edly possessed. But see, Mr. Smith has marked several cards, and disappears with them through a dark opening on our right ; following, we find ourselves in a long room on the first floor, where everything speaks of "work, work, work." Rows of dyed and undyed wooden-button and tassel moulds are hanging like many-jointed, headless snakes upon the walls ; large bobbins (that is, reels) of silk, gimp, and twist stand upon the counter, all ready for giving out ; whilst packet after packet of these same moulds, but covered with silk, ready for the embroiderers, or twist coverers, are ranged in rows by the bobbins, only waiting the nimble fingers of Mrs. Ellis to toss them into the scales, and from thence through the narrow aperture, with a sliding trap-door, behind which the workers stand. With undisputed sway does Mrs. Ellis (the head forewoman) rule over this department, and now she is busily serving her button hands. "There, now, there's four gross, as soon as you can make them—Mr. Smith says your pattern's good, but the price is high." " Lor, marm, only see what a time these leaves take ! " cries the worker. " Well, well, do your best, and don't scamp. Now, the next," calls Mrs. Ellis, as a new face appears at the trap, and so on, in rapid succession, till all the button hands are served. It is still early, and the crocheters and crape-trim mers have not arrived ; so the manageress composes herself to sorting out fresh supplies of buttons, or making entries in her books. Outside, the hands are comparing notes, congratulating or condoling with one another according to circumstances. Almost invariably this class of workers consists of the wives and daughters of mechanics of the humbler kind ; and, rough as some of them un doubtedly are, there is far more kindly feeling and consideration shown one towards the other than we often see in more polished circles. They truly " do as they would be done by." To use their own words, their " Bills and Jims are perhaps raging and swearing for their dinners," but never for one moment do they think of depriving one another of their turns. On the contrary, they will often resign their own, saying, " I got my Tom's dinner before I came out, so he's only got to eat it, and I know your Jack blazes if his ain't ready :" and the kindhearted speaker loses perhaps twenty minutes of her valuable time to serve her friend, who to-morrow would risk even " her Jack's fury " to requite the service. The language of the buttoners is not very classical, husbands being generally denominated as " my old un," " your Bill," &c, whilst children as often receive the expressive name of "limbs." We are bound to believe that the "old uns" are very ill-tempered and the " limbs " proportionally troublesome, not only from hearsay, but from the worn and jaded looks of too many of the married women. The spinsters appear upon good terms with themselves and all around them, joking each other unmerci fully respecting their " young man," who, at the first convenient opportunity, is to become their "old un," and till that blissful day arrives is bound to escort his lady-love to the "Wells," at least once a week. There seems to be some MiRcH 2. 18el.l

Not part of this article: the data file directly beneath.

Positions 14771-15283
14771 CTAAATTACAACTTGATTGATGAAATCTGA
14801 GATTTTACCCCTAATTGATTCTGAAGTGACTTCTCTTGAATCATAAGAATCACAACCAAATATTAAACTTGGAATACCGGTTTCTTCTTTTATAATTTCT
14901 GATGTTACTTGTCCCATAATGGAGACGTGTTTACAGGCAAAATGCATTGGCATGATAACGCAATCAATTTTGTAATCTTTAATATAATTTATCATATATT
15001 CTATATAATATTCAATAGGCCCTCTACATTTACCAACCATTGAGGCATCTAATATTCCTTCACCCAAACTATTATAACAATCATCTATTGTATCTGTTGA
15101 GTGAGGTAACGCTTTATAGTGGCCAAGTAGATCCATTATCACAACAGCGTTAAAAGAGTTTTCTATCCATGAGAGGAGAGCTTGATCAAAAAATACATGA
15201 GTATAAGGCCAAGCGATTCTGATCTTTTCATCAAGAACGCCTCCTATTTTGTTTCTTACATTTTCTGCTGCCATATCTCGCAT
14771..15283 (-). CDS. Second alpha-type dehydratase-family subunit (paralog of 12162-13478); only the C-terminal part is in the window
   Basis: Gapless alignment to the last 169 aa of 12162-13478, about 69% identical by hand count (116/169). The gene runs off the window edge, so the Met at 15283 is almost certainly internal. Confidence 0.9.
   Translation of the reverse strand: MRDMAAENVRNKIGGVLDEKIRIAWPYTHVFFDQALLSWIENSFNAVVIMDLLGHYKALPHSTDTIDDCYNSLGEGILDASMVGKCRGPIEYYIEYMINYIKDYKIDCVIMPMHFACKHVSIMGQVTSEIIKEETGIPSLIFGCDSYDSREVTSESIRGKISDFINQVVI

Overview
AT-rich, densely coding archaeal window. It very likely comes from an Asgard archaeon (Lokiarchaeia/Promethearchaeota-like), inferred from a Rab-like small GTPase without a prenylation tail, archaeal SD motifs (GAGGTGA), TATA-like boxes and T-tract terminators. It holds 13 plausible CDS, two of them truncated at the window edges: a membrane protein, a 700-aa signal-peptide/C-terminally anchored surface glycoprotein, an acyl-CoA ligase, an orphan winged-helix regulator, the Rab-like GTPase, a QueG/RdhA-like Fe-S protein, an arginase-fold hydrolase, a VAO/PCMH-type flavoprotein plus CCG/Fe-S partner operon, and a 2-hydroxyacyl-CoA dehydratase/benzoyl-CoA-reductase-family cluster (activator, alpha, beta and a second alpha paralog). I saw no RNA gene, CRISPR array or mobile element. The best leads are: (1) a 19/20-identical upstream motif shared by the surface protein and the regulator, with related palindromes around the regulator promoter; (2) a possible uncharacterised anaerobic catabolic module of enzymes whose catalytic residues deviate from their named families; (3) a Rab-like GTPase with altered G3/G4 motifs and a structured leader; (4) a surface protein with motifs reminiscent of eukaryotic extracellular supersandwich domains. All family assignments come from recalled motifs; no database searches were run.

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special attraction about Sadler's Wells Theatre to buttouers ; for they will save and save to treat themselves to its allurements three or four times, at least in the winter season : though hard, indeed, they have to work for their pleasure, for button work is very fatiguing to the hands, and not so well paid as some other branches of the manufacture. The wooden moulds are carefully covered with silk by machinery, guided by boys, and on this fine slight tissue the patterns are worked with a needle and silk, or twist, the hard under ground rendering strong hands indispensable to a first-rate buttoner. After they are completed they are neatly carded on smart, gilt-edged pasteboards, in grosses, half grosses, or dozens, according to their size, and are then ready to be packed for sale. But see, the last worker has disappeared, and the crocheters come dropping in with their work, neatly tied up in dozens. Mrs. Ellis carefully examines each packet of medallions, leaves, &c, cutting the string of any suspicious-looking one, to see if the leaves correspond in size ; and after weighing them (for all material is weighed out to the hands, and when it is returned), sends them up to the carders, for most firms prefer carding crochet in the house. A laconic dialogue takes place between Mrs. Ellis and a worker. " Don't let the rings show so next time ! " cries the first. " It's I shall too the have fine—put gimp's to fault miss more ! some " replies stitches." then, theand second. spoil the pattern. Give me good gimp, and I'll give you good work." "Stand on one side, and I'll see if we have any," and the poor crocheter composes herself, it may be, for an hour's waiting. With every order a pattern is given, from which, without any other aid, the copy is produced, the worker reading her pattern just as easily as a musician does a score of music : " crotchets," " quavers," " semiquavers," and " demisemiquavers," are not more distinct to his sight than •' singles," " plains," "trebles," "long stitches," and " double Russian," are to her. This last, generally termed " back-stitch," is the torment of all the first-class crocheters. To work from right to left is sometimes troublesome enough, but from left to right is more than the patience of the best constituted worker can bear. These round medallions are for the headings of tassels ; silk will be " knotted " through the loops, and the mantle Whattassel makes is complete. these headings so firm is, they have a metal ring for foundation, which ring must not be permitted to show through the silk, or gimp. Buttons and elastic will be sewn on those large leaves before "carding," and the cloakfastening is ready prepared for sale. The crocheters are quite a distinct class from the buttoners. They are principally the daughters of small traders, retired or otherwise, dotted here and there with those of whom the best description is given by saying " they have seen better days." As a rule, they are a far more comfortable-looking class of workers than the buttoners, and their work pays better for the time it lasts.